So if I’m taking any treasure home from Manitoulin, it’ll be the memory of this afternoon spent learning not only about the plants, but a little bit more about myself as well.
view from B and B
One of the good things about a road trip is that if you’re unhappy in one place, you know you’re moving on. And conversely, if you really love someplace, you also know you’re sadly moving on. You trade the plastic smell of identical motels for the luxury of a well-furnished room in a Victorian B and B; you exchange long scenic walks through breathtaking scenery for long tedious drives on horrific roads; dinners in city top spots become pizza in the room and, occasionally, an overindulgence in historical sites becomes a relaxing day ending with a bottle of wine, fresh fish and a man with a guitar.
even the birds have shoreline houses
We’ve tried to take it easy today, did a bit of touring of this immense rural island set on Lake Huron, got a taste of the First Nations here as native Americans are called, and now look forward to returning to restaurant nirvana. Last night, we walked down to the harbor to a place called ‘Buoy’s’ We sat in the marina restaurant, a bottle of highly quaffable wine by our side, watched the sun go down, enjoyed a cooked-to-order meal of fresh fish, and listened to the melodious voice of some guy with a guitar singing Leonard Cohen and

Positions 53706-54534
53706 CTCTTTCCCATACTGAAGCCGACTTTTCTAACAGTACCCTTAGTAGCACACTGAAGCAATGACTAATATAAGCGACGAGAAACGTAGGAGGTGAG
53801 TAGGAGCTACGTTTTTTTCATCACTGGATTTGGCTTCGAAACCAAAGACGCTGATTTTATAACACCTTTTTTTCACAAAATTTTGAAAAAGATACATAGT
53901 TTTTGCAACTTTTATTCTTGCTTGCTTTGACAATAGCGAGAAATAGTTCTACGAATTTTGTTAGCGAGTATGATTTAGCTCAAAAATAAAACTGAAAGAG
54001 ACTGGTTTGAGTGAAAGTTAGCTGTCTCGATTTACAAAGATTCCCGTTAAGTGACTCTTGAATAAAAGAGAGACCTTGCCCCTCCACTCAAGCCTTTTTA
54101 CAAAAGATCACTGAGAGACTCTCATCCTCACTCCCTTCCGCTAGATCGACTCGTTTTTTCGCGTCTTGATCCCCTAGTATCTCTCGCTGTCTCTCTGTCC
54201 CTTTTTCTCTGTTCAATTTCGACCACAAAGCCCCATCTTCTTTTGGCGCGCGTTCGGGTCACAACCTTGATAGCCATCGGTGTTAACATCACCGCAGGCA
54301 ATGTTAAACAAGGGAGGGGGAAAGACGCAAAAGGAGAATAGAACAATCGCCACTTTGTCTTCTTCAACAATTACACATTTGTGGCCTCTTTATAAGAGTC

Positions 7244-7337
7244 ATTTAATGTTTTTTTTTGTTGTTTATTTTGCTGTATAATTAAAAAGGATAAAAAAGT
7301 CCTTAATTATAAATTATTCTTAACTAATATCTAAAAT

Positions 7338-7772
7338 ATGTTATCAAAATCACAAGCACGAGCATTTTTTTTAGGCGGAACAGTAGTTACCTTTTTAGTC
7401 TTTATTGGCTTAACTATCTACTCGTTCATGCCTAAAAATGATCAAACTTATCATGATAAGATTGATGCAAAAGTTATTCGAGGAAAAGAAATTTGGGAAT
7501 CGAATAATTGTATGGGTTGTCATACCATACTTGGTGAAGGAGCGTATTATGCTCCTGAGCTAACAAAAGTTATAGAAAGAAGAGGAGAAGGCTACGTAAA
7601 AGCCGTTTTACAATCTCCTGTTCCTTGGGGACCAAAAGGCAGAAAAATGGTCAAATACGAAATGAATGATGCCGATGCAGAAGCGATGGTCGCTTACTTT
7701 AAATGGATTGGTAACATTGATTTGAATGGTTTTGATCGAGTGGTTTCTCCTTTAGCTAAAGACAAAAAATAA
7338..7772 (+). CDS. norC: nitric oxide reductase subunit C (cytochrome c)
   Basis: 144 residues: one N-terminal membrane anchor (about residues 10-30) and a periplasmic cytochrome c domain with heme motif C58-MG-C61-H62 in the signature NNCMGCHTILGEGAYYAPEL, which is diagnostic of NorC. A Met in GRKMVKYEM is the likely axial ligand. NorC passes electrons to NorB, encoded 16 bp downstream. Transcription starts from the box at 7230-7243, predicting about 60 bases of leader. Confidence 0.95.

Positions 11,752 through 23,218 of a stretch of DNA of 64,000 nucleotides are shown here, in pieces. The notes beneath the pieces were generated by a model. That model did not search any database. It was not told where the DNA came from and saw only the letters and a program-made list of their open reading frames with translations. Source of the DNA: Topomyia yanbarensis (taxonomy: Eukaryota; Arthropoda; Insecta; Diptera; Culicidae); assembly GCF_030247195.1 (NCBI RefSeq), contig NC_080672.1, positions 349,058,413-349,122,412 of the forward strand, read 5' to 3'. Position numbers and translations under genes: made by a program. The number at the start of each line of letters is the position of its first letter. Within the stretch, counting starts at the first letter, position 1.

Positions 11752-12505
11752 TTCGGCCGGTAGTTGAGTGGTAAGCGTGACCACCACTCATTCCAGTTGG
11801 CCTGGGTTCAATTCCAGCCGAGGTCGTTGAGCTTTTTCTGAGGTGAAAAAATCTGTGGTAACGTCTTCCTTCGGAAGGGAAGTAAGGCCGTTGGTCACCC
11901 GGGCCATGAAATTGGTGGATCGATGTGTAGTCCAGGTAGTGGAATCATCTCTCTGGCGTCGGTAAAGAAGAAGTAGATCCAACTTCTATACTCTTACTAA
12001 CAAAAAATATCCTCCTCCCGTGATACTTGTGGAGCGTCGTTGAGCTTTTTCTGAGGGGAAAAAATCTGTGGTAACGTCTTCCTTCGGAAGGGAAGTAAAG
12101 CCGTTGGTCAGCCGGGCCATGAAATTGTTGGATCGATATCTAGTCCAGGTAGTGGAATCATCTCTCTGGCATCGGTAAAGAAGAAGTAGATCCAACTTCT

Elton John. In the end, we closed the place down.
As we shall no doubt do tonight.
Three nights ago—on Sunday—I suddenly awoke in a panic. I had diligently made sure that my car insurance, which comes due July 28th, would be paid on time and would cover all fifty states. I never thought to ask about Canada. Sweat seeping out of every pore, I checked my policy, which I had brought with me, and sure enough it covered Canada. Sigh of relief. Then a hasty look on the internet revealed I needed an extra card proving this insurance. An early Monday phone call to my insurance agent was promptly answered and the response was, you no longer need one. Bigger sigh of relief. As I put the phone down, I suddenly thought, but what about Medicare? Cristal’s UN insurance was still operative and valid throughout the world, but me? To the internet again, and to my horror discovered Medicare doesn’t cross the border. Off I went on an internet search to get travel insurance. That was swiftly accomplished. Then Cristal asked, what about our phones? Is Canada a foreign country as far as Verizon is concerned? It is! Of course it is; if Verizon can get an extra buck out of you, it will. So, global data plan added on. And, at that point I had to ask myself, how could someone as well-traveled as I be such a total idiot?
The answer seems to be that somehow Canada doesn’t seem foreign. As I said yesterday, for the most part they speak English. They have the same shops and malls along the roads and everything, when you’re sitting in NY and planning, just doesn’t seem foreign the way, maybe, going into Mexico seems. But look again! The roads are marked in kilometers, temperature is measured in Centigrade, and the money…what is this plastic see-through stuff and the funny coins with the Queen on them? Forgive me, Canada: you’re not an extension of the USA even if your television seems to have more of our news than yours.
We are on Manitoulin Island, no thanks to Betty who wanted to get us here by a scenic route of gravel back roads. I think she knew full-well we dare not use Hilary because of the costly data plan.